Wednesday, April 13

Back to Basics: Painting Spheres, Cylinders & Cones

(Learning about Shapes in My Acrylic)
I ran across an early acrylic of mine the other day, and it reminded me of when I was learning to use some of the most basic elements in painting, that is, a sphere, a cylinder, and a cone.

Then I remembered that one of my favorite artist’s quotes, which is also one of the sections over there in the right-hand column of the blog, was from Paul Cezanne, who said, “See nature in terms of the cone, the cylinder, and the sphere."

These, along with the cube in all its forms, are the three-dimensional shapes and objects we use, or should use, when we draw or paint objects—we’re always using them (except in the case of some abstract paintings).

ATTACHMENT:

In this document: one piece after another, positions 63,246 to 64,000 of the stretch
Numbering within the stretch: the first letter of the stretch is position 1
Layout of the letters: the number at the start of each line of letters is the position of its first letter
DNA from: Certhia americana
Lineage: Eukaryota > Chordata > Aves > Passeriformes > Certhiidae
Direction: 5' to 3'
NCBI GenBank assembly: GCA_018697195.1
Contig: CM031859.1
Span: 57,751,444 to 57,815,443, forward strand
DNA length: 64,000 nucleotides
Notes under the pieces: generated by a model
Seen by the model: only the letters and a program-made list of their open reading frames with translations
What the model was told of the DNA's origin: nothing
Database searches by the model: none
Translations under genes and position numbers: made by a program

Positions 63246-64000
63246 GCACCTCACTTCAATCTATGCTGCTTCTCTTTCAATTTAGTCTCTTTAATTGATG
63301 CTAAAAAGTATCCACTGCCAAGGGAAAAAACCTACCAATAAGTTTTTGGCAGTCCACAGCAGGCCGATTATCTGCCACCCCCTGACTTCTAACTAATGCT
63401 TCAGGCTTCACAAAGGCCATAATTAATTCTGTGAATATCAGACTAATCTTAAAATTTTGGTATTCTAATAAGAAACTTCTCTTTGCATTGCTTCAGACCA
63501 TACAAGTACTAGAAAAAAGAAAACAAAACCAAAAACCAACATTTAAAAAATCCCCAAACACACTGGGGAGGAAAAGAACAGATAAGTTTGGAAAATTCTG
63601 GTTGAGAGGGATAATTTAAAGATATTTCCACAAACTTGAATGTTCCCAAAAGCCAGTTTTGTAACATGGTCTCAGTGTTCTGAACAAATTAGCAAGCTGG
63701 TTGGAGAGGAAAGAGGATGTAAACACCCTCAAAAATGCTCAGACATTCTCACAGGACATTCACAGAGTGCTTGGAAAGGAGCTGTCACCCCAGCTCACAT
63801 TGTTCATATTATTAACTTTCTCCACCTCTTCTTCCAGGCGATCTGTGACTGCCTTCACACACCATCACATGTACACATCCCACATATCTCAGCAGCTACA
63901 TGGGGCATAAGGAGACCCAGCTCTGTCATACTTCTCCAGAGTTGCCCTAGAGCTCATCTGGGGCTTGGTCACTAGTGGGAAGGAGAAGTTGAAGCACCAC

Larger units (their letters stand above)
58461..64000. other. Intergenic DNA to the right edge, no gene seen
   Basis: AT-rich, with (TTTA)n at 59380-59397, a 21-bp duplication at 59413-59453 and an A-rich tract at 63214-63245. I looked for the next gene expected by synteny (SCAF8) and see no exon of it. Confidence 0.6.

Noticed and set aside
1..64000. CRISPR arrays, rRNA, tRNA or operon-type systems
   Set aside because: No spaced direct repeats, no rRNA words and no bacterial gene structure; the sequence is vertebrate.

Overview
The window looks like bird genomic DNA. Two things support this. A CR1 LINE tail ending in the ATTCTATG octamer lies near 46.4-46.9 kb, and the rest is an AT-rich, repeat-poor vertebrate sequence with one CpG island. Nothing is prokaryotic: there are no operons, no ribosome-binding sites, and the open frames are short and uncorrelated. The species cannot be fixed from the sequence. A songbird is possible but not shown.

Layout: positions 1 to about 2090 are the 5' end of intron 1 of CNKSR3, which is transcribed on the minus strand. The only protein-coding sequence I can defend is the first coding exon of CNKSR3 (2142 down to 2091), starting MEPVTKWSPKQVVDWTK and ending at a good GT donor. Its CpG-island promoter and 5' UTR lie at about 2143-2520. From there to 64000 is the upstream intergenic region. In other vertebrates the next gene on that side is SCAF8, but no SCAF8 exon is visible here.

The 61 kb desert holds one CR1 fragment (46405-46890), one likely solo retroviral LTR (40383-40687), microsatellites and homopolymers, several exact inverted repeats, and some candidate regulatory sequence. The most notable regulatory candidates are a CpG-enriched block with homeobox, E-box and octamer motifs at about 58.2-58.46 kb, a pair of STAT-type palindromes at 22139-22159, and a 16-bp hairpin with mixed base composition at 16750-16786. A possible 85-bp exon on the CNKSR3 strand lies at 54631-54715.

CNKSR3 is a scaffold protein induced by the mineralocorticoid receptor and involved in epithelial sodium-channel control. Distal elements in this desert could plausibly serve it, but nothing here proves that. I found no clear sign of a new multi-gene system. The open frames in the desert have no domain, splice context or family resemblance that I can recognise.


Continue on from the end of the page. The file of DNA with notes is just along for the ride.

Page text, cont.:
That’s why it’s important to recognize them and to understand their properties and nature.

Why are these shapes “important?” Well, if you know where your light source is coming from, and you can also recognize these shapes in the objects you’re painting, then you will be able to paint them more correctly (and did I mention more easily?).

These shapes have volume, they take up space. They have areas of light and shadow on them. They can cast their own shadow. They can also reflect light. See? It’s not so easy.

You should learn to see these shapes in your motifs. Recognize a tree branch as a cylinder, and you’re half-way home to being able to model it as you paint. The same goes for trees or flowers as cylinders, and heads in portraits as spheres.

If you study them and know how they act and react, your paintings will be the better for it.

Happy Painting!

1 comment:

  1. hi Byrne, I am an art teacher. I studied art and did a special project on Paul Cezanne, so I remember that quote, the whole world is made up of those forms I looked and looked for the quote because I remember it from @ 30 years ago and finally I searched with the right words and came upon this blog. Jen